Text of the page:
Eligibility to vote comes from being a member of this year’s Continuum convention in June (where the Awards will be given) or being a member of last year’s NatCon, which was SwanCon in Perth.

If you weren’t at SwanCon last year and can’t get to Continuum this year, but you want your voice heard, you can buy a supporting membership of Continuum here: http://continuum.org.au/join/ which entitles you to vote, as per the Ditmar rules. (You also get a copy of the convention handbook, your name printed in the members list (optional) and access to the Continuum members email list.)

Voting is incredibly easy, and the preferred voting method is via the online form. I just made my votes and it took less than five minutes. It’s as simple as filling in your name and email, typing a few numbers in a few boxes and clicking Save. You do that here: http://ditmars.sf.org.au/2012

Other voting options are:

The official ballot paper, including postal address information, may be downloaded as a PDF format file from: http://ditmars.sf.org.au/2012/2012_Ditmar_ballot.pdf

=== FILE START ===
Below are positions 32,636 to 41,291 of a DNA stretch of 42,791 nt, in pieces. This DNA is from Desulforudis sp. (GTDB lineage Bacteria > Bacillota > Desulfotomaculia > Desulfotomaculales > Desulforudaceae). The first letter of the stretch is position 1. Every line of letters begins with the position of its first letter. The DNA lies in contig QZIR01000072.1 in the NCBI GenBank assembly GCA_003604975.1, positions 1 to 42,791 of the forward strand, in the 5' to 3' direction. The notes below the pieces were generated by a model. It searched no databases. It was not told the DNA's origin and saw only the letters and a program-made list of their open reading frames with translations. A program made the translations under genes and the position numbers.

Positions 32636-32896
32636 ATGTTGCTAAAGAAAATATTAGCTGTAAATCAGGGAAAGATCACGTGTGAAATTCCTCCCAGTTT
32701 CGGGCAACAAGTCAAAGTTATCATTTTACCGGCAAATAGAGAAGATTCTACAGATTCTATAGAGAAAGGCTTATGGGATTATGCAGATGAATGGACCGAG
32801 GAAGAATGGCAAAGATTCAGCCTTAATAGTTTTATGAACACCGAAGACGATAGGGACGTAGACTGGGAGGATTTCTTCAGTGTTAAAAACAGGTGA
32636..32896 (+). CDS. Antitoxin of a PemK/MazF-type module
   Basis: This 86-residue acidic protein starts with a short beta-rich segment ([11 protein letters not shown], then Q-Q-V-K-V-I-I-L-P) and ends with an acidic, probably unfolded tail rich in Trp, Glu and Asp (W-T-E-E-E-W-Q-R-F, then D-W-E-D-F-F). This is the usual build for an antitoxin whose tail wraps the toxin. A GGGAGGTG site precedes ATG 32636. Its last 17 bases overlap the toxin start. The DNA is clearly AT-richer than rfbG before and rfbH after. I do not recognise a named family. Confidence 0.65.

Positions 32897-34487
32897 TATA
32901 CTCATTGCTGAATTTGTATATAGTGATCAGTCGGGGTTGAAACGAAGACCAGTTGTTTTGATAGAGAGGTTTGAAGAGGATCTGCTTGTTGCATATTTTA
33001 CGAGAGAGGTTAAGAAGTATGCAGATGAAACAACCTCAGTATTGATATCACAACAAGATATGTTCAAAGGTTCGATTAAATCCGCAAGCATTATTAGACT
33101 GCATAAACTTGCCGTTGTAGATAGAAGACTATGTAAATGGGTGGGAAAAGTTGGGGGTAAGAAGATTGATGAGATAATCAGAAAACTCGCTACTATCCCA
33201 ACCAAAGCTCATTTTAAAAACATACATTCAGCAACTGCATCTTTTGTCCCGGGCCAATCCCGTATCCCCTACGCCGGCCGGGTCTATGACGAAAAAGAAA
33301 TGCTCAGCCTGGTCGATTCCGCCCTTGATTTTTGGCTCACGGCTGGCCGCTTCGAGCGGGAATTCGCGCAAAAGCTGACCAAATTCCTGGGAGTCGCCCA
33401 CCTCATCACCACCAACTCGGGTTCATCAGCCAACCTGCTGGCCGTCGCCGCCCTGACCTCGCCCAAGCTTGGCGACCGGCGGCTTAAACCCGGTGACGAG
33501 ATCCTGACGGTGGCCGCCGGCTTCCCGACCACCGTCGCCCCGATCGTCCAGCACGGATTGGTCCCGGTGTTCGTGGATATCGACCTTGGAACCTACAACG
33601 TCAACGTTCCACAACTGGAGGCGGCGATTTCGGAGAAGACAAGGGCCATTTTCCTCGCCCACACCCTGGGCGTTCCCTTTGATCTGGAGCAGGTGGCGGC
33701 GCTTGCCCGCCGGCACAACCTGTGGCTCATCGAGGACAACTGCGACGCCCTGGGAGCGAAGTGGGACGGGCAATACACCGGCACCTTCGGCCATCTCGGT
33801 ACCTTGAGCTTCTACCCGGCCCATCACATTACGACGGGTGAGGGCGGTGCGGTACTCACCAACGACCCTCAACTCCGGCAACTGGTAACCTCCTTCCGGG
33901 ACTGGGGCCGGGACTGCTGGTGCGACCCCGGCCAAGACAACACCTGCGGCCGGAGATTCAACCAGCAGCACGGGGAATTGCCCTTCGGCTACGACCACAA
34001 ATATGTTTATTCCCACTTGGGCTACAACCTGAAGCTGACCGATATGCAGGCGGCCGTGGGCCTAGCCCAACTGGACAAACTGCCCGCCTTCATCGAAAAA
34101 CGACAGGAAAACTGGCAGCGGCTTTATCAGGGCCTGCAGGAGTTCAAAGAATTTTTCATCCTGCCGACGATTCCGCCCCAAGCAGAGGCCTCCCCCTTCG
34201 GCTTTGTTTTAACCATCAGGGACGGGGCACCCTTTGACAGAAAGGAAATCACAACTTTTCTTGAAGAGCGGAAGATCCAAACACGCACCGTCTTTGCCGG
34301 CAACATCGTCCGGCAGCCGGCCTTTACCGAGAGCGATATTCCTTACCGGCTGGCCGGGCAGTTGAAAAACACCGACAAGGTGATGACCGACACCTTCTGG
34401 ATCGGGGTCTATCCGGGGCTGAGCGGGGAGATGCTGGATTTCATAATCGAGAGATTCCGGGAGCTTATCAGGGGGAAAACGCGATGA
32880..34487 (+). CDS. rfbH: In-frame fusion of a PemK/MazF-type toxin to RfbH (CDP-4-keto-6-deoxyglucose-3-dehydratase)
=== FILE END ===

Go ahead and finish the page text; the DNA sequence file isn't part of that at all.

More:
And votes will be accepted via email to: [email protected]

I’ll reprint below the full shortlist, so you can study that and think about what/who to vote for. If you’re not sure about any particular category, just don’t vote in that category, but don’t let that stop you from voting at all. If there’s any category that you have an opinion on, vote in it!

No one can complain about the results of a popular award if they were eligible to vote and didn’t. Only as many voters as possible will give anything like a balanced and fair view in keeping with the broader view of the community and fandom. So, hop to it!

Here’s the full shortlist for all categories:

Best Novel
* The Shattered City (Creature Court 2), Tansy Rayner Roberts (HarperCollins)
* Burn Bright, Marianne de Pierres (Random House Australia)
* Mistification, Kaaron Warren (Angry Robot Books)
* The Courier’s New Bicycle, Kim Westwood (HarperCollins)
* Debris (The Veiled Worlds 1), Jo Anderton (Angry Robot Books)